The Evil Dead (1981)

Director: Sam Raimi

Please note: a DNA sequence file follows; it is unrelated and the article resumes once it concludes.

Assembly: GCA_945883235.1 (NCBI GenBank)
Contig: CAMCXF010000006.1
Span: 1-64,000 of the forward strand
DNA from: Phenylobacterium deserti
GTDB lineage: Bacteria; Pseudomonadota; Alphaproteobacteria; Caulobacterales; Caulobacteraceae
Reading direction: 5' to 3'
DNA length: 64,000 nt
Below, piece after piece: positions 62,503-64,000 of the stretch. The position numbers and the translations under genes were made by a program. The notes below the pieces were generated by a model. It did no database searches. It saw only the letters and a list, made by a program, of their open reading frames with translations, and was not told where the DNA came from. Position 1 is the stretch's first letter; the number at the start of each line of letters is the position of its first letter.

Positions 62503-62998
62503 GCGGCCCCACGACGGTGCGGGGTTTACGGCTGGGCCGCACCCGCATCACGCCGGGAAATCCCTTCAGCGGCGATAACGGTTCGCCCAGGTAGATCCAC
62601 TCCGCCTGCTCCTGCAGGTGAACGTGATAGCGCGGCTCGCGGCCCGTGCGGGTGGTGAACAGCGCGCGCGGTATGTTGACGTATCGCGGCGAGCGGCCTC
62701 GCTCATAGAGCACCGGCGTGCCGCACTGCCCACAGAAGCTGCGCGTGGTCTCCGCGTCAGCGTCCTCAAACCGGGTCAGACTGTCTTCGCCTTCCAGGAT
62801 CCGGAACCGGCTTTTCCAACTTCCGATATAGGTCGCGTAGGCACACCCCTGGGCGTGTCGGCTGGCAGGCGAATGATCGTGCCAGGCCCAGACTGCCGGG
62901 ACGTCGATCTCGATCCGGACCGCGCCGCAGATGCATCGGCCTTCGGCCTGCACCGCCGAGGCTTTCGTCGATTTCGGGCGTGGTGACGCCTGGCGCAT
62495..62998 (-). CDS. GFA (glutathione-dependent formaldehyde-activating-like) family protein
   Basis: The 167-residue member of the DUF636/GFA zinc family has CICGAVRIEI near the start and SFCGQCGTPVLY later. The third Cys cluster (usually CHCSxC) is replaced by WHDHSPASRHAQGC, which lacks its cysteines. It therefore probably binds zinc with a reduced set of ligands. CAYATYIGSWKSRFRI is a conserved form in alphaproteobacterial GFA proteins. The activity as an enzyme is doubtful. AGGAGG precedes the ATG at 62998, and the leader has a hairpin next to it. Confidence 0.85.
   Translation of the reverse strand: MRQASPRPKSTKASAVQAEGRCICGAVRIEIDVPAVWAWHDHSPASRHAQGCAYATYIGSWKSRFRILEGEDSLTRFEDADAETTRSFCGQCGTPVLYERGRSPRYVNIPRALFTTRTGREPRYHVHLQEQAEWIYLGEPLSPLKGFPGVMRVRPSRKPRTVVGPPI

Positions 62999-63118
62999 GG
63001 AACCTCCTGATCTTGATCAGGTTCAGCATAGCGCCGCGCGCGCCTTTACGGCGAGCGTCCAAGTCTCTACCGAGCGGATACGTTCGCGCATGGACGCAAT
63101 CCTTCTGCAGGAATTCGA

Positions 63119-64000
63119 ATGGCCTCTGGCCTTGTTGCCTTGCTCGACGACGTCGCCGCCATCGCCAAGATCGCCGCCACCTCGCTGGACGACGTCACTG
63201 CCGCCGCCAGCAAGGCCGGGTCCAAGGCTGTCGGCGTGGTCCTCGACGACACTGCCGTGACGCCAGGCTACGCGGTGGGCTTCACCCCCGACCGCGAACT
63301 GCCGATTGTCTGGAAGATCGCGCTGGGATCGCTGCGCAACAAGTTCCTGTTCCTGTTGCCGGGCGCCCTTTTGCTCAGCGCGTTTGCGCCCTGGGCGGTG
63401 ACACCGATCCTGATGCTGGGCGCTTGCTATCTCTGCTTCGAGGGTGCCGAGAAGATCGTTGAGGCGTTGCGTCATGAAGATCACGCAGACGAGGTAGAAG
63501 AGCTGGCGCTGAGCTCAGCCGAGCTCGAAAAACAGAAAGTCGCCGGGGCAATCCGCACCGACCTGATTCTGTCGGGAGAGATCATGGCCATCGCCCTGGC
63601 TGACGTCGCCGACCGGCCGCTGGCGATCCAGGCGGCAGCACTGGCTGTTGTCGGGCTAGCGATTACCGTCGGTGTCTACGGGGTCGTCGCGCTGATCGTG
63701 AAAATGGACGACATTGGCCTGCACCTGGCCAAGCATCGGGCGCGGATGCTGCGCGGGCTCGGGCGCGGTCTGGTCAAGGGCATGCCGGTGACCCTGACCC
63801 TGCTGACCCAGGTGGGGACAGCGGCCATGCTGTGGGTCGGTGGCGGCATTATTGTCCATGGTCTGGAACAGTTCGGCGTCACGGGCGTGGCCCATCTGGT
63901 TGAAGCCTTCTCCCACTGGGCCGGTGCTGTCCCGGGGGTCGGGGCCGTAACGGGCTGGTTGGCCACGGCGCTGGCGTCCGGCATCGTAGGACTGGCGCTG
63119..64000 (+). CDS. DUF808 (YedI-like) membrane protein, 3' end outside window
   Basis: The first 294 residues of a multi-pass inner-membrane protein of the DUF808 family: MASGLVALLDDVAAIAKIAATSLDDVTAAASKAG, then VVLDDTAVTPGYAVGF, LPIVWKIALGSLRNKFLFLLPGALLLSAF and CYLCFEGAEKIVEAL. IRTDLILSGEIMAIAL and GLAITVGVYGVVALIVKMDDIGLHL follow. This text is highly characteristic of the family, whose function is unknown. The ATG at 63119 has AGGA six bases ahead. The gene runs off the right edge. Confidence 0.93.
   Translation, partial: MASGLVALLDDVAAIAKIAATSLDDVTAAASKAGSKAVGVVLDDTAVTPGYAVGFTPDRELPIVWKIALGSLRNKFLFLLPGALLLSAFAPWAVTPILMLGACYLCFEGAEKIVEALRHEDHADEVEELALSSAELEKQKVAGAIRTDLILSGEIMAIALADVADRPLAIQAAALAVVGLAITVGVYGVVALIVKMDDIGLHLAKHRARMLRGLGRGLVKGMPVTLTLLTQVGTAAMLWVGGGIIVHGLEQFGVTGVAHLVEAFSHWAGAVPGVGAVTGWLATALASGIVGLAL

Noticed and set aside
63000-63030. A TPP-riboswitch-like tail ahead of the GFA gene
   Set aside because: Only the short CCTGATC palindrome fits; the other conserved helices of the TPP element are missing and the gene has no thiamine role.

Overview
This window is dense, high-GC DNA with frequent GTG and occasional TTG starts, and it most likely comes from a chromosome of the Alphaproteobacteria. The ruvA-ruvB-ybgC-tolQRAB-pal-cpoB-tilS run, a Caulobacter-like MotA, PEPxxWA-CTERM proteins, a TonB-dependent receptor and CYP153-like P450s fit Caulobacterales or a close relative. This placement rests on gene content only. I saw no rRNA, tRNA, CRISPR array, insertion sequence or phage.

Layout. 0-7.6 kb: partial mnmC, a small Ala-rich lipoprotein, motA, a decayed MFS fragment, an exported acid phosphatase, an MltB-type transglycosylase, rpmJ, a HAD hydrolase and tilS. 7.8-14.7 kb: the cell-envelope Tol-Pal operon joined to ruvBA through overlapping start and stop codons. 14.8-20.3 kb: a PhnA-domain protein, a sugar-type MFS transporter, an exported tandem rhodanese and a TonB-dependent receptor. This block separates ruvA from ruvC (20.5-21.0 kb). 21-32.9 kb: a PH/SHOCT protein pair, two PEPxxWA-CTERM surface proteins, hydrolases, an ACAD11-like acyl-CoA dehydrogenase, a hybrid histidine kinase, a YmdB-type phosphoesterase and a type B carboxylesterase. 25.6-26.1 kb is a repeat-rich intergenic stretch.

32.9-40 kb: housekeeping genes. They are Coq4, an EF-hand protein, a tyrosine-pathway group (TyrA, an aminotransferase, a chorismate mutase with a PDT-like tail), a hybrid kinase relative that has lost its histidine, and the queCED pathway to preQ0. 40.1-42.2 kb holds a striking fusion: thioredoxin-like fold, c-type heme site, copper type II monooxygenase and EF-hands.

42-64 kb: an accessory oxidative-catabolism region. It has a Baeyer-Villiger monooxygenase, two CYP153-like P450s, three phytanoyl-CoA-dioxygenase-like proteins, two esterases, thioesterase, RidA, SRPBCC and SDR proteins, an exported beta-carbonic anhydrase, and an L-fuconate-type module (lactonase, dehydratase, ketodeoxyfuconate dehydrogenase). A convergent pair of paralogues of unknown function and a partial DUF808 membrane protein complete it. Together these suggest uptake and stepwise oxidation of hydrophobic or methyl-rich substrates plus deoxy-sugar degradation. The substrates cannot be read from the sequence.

Oh Bruce, how young you were once. What a difficult film this is, at least for me, because I’ve never been entirely sure how to view it. The problem is that, although I’ve never seen Evil Dead 2, I know it was meant as a comedy as much as a horror film, and as such I think I’ve always seen the original Evil Dead in a similar light. And yet I don’t think it was actually meant to be. I’ve only seen it once before, that was a lot of years ago via a rather old VHS tape; tonight was my second viewing and I still don’t know just how seriously this thing was actually meant to be taken… One thing is sure: it was kind of hell to make, with various injuries sustained by the cast and a crew that weren’t entirely sure of what they were doing, a substantial budget and shooting schedule blowout, to say nothing of the living (cast and crew all living together in the cabin they were shooting in… Raimi’s idea, apparently, was that if the filming was horrible, some of that horror would end up in the film itself. And yet, and yet. Maybe it’s just me, but there’s something… I don’t know, self-conscious (for want of a better word) about the enterprise, something kind of almost wilful about its extremity. Something somehow impossible to fully take seriously, just the way it’s so massively OTT (particularly the “possessed” acting), I wonder how much the people involved were aware that it could be viewed as absurd, unintentionally or otherwise, how much did they view it that way themselves. Is it that sort of reaction where you laugh at something horrible to protect yourself from it, or do I just respond to it the way I do because I know how the sequel was intended and am, perhaps wrongly, viewing the original in the same way? I don’t know. Either way, revisiting it tonight was an awful lot of fun; it’s actually much better made than I remembered (the “shakycam” stuff is remarkable), and the end result displays more ability and proficiency than was perhaps actually involved in the making. As the producer says in the making-of piece on the DVD, there’s a visceral quality to the thing; it’s not a film of high-quality dialogue and acting and stuff like that, but it does have other strengths that it plays to rather well.


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